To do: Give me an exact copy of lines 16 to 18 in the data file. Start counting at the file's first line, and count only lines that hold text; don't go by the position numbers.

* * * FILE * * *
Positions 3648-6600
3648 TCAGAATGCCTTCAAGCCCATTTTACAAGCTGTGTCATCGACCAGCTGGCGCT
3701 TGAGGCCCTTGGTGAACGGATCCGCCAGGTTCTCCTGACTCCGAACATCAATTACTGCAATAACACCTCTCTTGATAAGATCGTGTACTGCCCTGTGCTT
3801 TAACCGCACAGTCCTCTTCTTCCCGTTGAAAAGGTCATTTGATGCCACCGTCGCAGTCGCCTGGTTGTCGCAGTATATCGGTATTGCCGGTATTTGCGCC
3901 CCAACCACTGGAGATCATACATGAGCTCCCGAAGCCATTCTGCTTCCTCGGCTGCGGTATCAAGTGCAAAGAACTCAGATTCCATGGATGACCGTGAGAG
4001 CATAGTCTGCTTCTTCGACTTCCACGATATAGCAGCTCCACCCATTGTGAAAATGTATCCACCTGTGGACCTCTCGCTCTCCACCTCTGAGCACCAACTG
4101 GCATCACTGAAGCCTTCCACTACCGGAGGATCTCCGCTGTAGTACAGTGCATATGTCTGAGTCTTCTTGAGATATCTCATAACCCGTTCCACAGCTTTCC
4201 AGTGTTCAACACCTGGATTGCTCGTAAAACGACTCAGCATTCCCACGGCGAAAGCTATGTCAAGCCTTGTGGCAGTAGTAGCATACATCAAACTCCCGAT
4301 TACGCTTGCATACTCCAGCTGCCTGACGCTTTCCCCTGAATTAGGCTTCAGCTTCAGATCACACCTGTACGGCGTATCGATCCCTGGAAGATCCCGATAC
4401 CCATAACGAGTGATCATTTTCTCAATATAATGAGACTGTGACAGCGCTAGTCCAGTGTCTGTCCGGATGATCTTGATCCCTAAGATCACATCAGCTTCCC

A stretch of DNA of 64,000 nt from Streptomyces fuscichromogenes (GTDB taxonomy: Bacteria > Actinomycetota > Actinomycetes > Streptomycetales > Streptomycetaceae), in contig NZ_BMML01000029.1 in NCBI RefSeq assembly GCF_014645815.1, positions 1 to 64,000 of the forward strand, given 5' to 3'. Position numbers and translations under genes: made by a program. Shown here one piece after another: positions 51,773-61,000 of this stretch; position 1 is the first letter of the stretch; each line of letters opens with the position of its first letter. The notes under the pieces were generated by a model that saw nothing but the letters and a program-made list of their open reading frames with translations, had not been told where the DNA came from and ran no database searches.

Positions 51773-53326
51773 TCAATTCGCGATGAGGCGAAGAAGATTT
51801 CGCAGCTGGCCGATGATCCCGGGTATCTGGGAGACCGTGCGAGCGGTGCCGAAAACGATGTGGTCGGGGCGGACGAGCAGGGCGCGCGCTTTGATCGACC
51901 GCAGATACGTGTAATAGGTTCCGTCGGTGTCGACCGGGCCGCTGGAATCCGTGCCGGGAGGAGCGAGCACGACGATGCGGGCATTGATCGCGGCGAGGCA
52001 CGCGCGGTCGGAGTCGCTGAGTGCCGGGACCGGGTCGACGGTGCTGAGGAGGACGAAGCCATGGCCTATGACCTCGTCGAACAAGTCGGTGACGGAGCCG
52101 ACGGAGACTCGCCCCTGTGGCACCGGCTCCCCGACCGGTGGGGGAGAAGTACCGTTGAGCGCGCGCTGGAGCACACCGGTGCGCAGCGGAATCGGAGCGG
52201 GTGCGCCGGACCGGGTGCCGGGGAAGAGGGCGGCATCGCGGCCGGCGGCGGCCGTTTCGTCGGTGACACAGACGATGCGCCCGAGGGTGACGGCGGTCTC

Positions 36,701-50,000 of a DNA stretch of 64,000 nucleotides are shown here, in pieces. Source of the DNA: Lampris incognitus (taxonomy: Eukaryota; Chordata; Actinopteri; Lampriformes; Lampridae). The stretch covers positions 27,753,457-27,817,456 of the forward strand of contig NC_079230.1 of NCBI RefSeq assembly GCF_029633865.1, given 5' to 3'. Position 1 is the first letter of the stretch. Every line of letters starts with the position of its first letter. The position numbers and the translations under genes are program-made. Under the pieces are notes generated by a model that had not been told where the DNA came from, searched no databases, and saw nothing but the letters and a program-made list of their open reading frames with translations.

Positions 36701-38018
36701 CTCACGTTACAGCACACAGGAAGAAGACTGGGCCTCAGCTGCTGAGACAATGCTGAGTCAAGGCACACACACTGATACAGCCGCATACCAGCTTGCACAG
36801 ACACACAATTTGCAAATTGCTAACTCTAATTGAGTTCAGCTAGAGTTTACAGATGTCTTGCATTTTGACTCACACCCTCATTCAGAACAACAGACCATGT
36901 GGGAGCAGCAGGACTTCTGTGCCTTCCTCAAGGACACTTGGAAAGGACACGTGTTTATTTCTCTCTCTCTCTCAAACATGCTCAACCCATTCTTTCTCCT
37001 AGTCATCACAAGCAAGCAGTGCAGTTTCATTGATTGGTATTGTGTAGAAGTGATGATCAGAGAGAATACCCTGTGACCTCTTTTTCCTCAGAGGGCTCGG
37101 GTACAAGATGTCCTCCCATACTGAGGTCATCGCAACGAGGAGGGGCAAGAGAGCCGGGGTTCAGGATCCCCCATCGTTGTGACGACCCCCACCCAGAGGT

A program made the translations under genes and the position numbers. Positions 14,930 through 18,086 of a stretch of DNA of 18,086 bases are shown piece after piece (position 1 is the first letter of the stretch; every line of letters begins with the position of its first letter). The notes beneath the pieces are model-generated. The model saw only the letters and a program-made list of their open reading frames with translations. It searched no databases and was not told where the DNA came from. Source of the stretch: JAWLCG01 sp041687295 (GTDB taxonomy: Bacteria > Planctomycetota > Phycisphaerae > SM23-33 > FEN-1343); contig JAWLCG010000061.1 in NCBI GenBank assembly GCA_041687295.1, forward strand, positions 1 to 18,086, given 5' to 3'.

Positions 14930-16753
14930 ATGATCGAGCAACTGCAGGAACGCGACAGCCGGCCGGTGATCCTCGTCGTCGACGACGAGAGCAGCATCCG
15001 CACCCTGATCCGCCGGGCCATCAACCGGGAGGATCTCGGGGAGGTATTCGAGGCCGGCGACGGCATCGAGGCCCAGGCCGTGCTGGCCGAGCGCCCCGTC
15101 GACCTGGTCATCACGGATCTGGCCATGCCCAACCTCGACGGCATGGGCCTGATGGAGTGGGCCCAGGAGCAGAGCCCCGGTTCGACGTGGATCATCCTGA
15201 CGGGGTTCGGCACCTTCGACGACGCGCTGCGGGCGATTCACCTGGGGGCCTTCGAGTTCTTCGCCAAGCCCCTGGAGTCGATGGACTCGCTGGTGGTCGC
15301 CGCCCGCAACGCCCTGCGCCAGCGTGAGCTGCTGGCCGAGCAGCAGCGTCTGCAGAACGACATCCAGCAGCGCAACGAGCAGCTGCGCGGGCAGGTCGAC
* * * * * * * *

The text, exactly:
52001 CGCGCGGTCGGAGTCGCTGAGTGCCGGGACCGGGTCGACGGTGCTGAGGAGGACGAAGCCATGGCCTATGACCTCGTCGAACAAGTCGGTGACGGAGCCG
52101 ACGGAGACTCGCCCCTGTGGCACCGGCTCCCCGACCGGTGGGGGAGAAGTACCGTTGAGCGCGCGCTGGAGCACACCGGTGCGCAGCGGAATCGGAGCGG
52201 GTGCGCCGGACCGGGTGCCGGGGAAGAGGGCGGCATCGCGGCCGGCGGCGGCCGTTTCGTCGGTGACACAGACGATGCGCCCGAGGGTGACGGCGGTCTC